Progressively Speaking: A transwoman joined a minyan – but it had the potential to cause great pain
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Progressively Speaking: A transwoman joined a minyan – but it had the potential to cause great pain

Rabbi Roderick Young reflects on last week's story from Liverpool, about a transgender woman who was accepted into an Orthodox minyan

Princes Road synagogue.
Princes Road synagogue.

At Liverpool’s Princes Road Synagogue, the rabbi recently asked a transgender woman if she would consent to be counted as the 10th man in a minyan.
The rabbi is quoted as saying: “We took into account her sensitivities. I asked her permission
so as not to offend her. She was fine with it.”

But, however sensitive the rabbi was, he misgendered this woman, potentially causing great pain.

My Hungarian husband has Jewish antecedents on both sides of his family. He was told of their Jewish origin shortly after the fall of communism and he has lived a Jewish life ever since. He is not Jewish under Orthodox halachah. Some years ago, we spent Succot with a group of Orthodox, Masorti and Reform Jews, some of them rabbis. By consensus, all public spaces operated under Orthodox halachah.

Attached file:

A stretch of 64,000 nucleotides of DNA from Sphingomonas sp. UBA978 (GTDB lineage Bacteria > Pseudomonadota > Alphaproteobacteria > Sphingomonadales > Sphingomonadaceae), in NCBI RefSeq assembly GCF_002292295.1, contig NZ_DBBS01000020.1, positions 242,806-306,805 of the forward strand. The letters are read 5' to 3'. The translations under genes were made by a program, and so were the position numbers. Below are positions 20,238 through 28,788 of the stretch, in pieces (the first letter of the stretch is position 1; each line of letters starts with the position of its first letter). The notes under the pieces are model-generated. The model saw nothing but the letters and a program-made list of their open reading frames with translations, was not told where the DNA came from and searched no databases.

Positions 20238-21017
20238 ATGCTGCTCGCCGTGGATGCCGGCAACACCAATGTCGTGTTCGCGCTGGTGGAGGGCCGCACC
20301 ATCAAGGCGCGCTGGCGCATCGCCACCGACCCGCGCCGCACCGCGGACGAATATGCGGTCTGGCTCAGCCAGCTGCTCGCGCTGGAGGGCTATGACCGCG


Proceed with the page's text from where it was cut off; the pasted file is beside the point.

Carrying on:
After the festival started, it was discovered the oven had been switched off. My husband was approached by a rabbi who asked if he would be comfortable turning it on. The request was done extremely sensitively. It was made clear everyone would understand if he declined and that he should feel no pressure.

My husband is a lovely, accommodating and quiet man and he understood that a switched off oven was a disaster, so he turned it on. I can imagine some would cast this as a triumph of inter-movement cooperation and the rabbi as a caring soul for the way the request was made.

However, later that night my husband talked to me about his sense of hurt at the negation of his Jewishness. I do wonder how those closest to this transgender woman heard about the experience from her lips. Maybe she really was fine with it, but many other transgender folks would not have been.

What would happen if the same rabbi discovered a man with a big beard, who has just made the minyan, was born female? Will this man be sensitively humiliated as the Torah is speedily returned to the ark and the mourners told to cease their Kaddish? For that is surely what would need to happen by the same logic that allowed the rabbi to count a transgender woman in his male minyan.

Roderick Young is a freelance rabbi living in Norfolk

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